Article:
The Swiss watch industry is a burgeoning overfill of dozens of brands that have been around for nearly two centuries. It includes brands like Rolex and Omega, which are household names, as well as the watchmaking world’s Holy Trinity in Audemars Piguet, Patek Philippe, and Vacheron Constantin, who have been at the forefront of innovation since day one. This all makes this industry incredibly difficult to break into. But a challenge isn’t something that Ben Kuffer, CEO of Norqain, shies away from. Born in the Swiss Alps with a passion for adventure and the toughest challenges the world has to offer, Norqain aims to take over the luxury watch industry.
As the company celebrates its fifth anniversary in 2023, they do so with the Independence collection. These watches are meant to travel with you as you face challenges at home, in the office, and in the world. As a third-generation watchmaker, Kuffer took the technical experiences of his father and grandfather, along with the brand knowledge he gained from ten years working for Breitling, to strike out on his own to create a watch brand completely independent from the rest of the industry, allowing him to focus on exploration, innovation, and quality. We sat down with Kuffer to talk about the Independence collection and Norqain’s goals.
Norqain has three collections for men: the Independence, the Adventure, and the Freedom. While all of them have top-notch qualities and the ability to travel to the ends of the earth on an adventure with their wearer, Norqain decided to celebrate with the Independence.
“I think the Independence, from the beginning, was the flagship collection that stood for what we need to stand for at Norqain,” Kuffer said. “My personal mission was to bring a new independent watch brand to the market. It always reminds me to ask in meetings: Is it my life, my way? Are we different? Are we doing things our way?”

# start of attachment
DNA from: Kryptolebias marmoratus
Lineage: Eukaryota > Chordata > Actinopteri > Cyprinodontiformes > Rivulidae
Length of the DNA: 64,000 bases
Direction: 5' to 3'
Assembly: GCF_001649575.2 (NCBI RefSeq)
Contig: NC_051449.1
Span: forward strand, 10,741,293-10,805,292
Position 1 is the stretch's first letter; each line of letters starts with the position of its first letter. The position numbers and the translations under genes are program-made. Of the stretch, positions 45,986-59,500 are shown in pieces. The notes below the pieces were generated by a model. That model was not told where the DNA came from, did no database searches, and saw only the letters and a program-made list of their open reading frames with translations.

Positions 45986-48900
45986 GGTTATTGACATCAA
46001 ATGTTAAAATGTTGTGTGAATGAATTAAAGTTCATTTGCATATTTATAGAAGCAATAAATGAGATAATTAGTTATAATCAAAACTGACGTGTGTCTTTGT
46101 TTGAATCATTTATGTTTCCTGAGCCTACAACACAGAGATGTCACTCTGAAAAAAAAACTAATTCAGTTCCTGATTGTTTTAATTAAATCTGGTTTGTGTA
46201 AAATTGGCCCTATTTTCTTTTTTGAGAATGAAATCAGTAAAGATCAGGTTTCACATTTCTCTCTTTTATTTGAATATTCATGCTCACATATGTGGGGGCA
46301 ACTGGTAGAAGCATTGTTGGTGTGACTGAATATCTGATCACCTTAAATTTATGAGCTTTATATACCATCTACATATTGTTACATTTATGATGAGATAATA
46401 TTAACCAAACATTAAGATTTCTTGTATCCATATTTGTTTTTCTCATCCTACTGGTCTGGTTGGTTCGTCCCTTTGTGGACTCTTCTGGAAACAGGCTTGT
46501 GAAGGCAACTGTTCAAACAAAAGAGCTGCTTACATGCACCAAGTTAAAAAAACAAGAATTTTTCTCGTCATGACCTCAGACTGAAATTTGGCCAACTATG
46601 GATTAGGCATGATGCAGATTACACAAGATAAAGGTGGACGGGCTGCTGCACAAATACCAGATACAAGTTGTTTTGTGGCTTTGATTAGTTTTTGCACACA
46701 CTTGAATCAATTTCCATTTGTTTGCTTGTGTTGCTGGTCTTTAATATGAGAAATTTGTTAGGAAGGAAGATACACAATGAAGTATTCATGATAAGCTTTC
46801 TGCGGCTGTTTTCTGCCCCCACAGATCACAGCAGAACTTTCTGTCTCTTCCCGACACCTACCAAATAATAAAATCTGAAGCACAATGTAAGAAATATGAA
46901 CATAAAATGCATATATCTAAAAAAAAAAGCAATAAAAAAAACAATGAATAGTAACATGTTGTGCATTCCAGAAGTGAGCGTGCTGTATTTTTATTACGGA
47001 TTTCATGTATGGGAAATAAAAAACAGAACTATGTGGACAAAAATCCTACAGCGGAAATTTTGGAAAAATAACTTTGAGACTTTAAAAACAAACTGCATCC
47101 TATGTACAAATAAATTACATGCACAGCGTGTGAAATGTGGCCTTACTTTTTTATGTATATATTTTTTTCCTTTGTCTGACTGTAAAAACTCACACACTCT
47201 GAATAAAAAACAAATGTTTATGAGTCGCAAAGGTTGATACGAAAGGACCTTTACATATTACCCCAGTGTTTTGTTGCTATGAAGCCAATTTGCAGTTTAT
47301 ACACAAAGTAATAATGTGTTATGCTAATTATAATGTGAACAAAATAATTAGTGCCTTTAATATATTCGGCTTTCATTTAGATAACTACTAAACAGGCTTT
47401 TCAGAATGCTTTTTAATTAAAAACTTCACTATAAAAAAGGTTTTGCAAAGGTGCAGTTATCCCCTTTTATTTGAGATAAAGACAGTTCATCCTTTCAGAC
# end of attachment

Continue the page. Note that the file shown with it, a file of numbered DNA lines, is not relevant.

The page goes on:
The Independence sports a robust case comprised of two separate Norteq parts connected by custom-made screws and housing a rubber shock absorber. This makes it able to withstand extreme shock from cross-country off-road mountain biking, the steepest and fastest downhill skiing, or the toughest parts of the most extreme trails. With all of that robustness, it is still extremely light, ensuring its flexibility in the outdoors.
A recent trend in the Swiss watch market is conglomerates. Many of the bigger brands have begun buying up the smaller brands — and the result is less innovation. One of the aspects Kuffer and his team wanted to focus on was writing their own history instead of buying another’s.
“Very early on, we realized we were going to do our own story. But we also knew that was going to make the story harder,” he said, adding that if they bought an already successful but sleeping brand, the story would already be there, and it would be easier, but it also means you don’t have the creativity behind it.
“If we’re taking that difficult path of creating a new brand,” he continued, “at least I wanted it to be genuine and authentic. Let’s just do it around things that we like. That is why sports is a big part of it, and adventure is a big part of it. We saw this brand develop quickly as a cool outdoor, adventure, sports watch you could wear for any situation that has to be tough enough to hold up for any challenges.”
Even the company’s logo harkens back to their spirit of adventure; two Ns are situated back to back to create a mountain top. Kuffer and his team built the brand with the Swiss Alps in their backyard.
The slogan of Norqain, “My life, My way,” was one of the first things that the team came up with. Kuffer said he was told from the beginning that the world didn’t need another Swiss watch brand. While it may be true that there are already dozens of these brands in existence, he continued on with the idea that there weren’t enough independent Swiss watch brands.
“My Life, My Way was always a big part of it,” he said. “And, of course, it pushed us to innovation because if you want to do something new, it has to be different; it has to be fun. And so it has been a big part of Norqain since the beginning.”
As Norqain celebrates its five-year anniversary, they are committed to sticking with upscale mechanical watches (navigating the trend of smartwatches) at a price point many other brands left behind. At a much more accessible price point of $2000-$6000, Kuffer and his team are looking to overtake the inflated Swiss market with their focus on going their own way.
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